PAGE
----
With a commanding 72.73% share in employment and contributing 69.06% to Kuwait’s GDP in 2020, the service sector is the dominant force in the economy. This expansive sector includes roles in finance, retail, healthcare, and hospitality, making it rich with opportunities for hiring diverse roles from financial analysts to healthcare professionals. The sector's significant size and contribution to the economy suggest robust demand and growth, positioning it as a top choice for recruitment.

2. Industrial Sector

Accounting for 25.29% of employment and 45.43% of GDP in 2020, the industrial sector in Kuwait is heavily influenced by oil and gas but also includes manufacturing and construction. This sector offers a wealth of opportunities, particularly for engineers, project managers, and skilled labor, crucial for driving forward Kuwait’s infrastructural and industrial ambitions.

3. Agricultural Sector

Although smaller, with 1.98% of the employment and a minimal GDP contribution of 0.46%, the agricultural sector in Kuwait provides unique opportunities in areas like agritech and sustainable farming practices. Specialized roles in agricultural management and technological innovation in farming are emerging as niche areas with potential for growth and development.

Top cities to hire from Kuwait

1. Kuwait City

As the capital and largest city, Kuwait City is the central hub for finance, commerce, and government. It offers a diverse talent pool, especially in sectors like banking, IT, and public administration.

2. Al Ahmadi

Known for its extensive oil refineries and industrial base, Al Ahmadi is ideal for recruiting professionals in the oil and gas industry, engineering, and industrial project management.

3. Hawally

This city is a residential and commercial area with a significant number of businesses in retail and service industries. It's a great location for hiring in IT, customer service, and retail management.

4. Farwaniya

With a mix of residential and commercial areas, Farwaniya is home to diverse sectors including aviation, as it encompasses Kuwait International Airport, making it a prime spot for hiring in logistics, aviation services, and hospitality.

5. Al Jahra

Situated to the northwest of Kuwait City, Al Jahra is important for agriculture, making it suitable for recruitment in agricultural technologies, farm management, and environmental sciences.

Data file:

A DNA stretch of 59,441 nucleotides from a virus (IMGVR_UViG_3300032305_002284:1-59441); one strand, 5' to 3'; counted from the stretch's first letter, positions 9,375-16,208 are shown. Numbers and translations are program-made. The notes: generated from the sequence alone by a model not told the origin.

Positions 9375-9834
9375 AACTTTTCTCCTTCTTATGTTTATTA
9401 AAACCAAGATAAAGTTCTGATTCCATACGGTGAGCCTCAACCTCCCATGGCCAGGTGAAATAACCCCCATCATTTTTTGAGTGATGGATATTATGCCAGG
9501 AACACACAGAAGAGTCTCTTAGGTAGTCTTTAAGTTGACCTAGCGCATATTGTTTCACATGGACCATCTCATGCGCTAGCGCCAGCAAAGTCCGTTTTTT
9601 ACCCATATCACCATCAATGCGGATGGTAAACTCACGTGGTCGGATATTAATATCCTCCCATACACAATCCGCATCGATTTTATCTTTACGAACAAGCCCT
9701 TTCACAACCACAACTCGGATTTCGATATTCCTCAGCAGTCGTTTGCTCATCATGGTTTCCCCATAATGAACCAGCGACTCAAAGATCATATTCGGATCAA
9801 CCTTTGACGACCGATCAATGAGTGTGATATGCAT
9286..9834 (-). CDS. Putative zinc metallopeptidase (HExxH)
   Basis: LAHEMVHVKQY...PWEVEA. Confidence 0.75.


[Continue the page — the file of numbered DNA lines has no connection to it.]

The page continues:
Hire in Kuwait  compliantly with Gloroots

Gloroots, as an Employer of Record (EOR) in Kuwait, provides an efficient gateway for businesses looking to enter and thrive in the Kuwaitian market. Our EOR platform offers swift candidate onboarding, ensuring a quick operational setup while adhering strictly to both local and international compliance standards. Designed to accommodate businesses of all sizes, Gloroots simplifies the complexities of payroll management, benefits administration, and tax handling, thus eliminating the necessity for establishing a local entity. This service allows companies to effectively build and manage a remote team in Kuwait. For more information on how Gloroots can support your hiring needs in Kuwait, please contact us.

Frequently Asked Questions 

What is the standard workweek in Kuwait?

The standard workweek in Kuwait typically ranges from 40 to 48 hours, depending on the company policy. Office hours are usually from 8:30 or 9:00 am to 5:30 or 6:00 pm. During Ramadan, workdays are reduced to six hours. Friday is the customary rest day, and many businesses also close on Saturday.

Are there specific labor laws in Kuwait that foreign businesses need to comply with when hiring?

Yes, foreign businesses must comply with Kuwaiti labor laws, which cover all aspects of employment including work hours, compensation, overtime, end of service benefits, and termination. It is also mandatory for employers to subscribe to social security schemes for their employees. Understanding and adhering to these laws is crucial for operating legally in Kuwait.

How can a foreign company legally hire employees in Kuwait?

Foreign companies can hire directly if they have established a legal entity in Kuwait. Alternatively, they can use an Employer of Record (EOR) service to legally employ staff on their behalf without setting up a local entity. This is a flexible and fast option for companies looking to enter the Kuwaiti market.

What is required for employment contracts in Kuwait?

Employment contracts in Kuwait must be written and are ideally drafted in Arabic, though an English version can also be attached. The contract should detail the job description, salary, benefits, work hours, and other terms of employment. It is important that both parties fully understand and agree to the terms before signing to ensure compliance with Kuwaiti labor laws.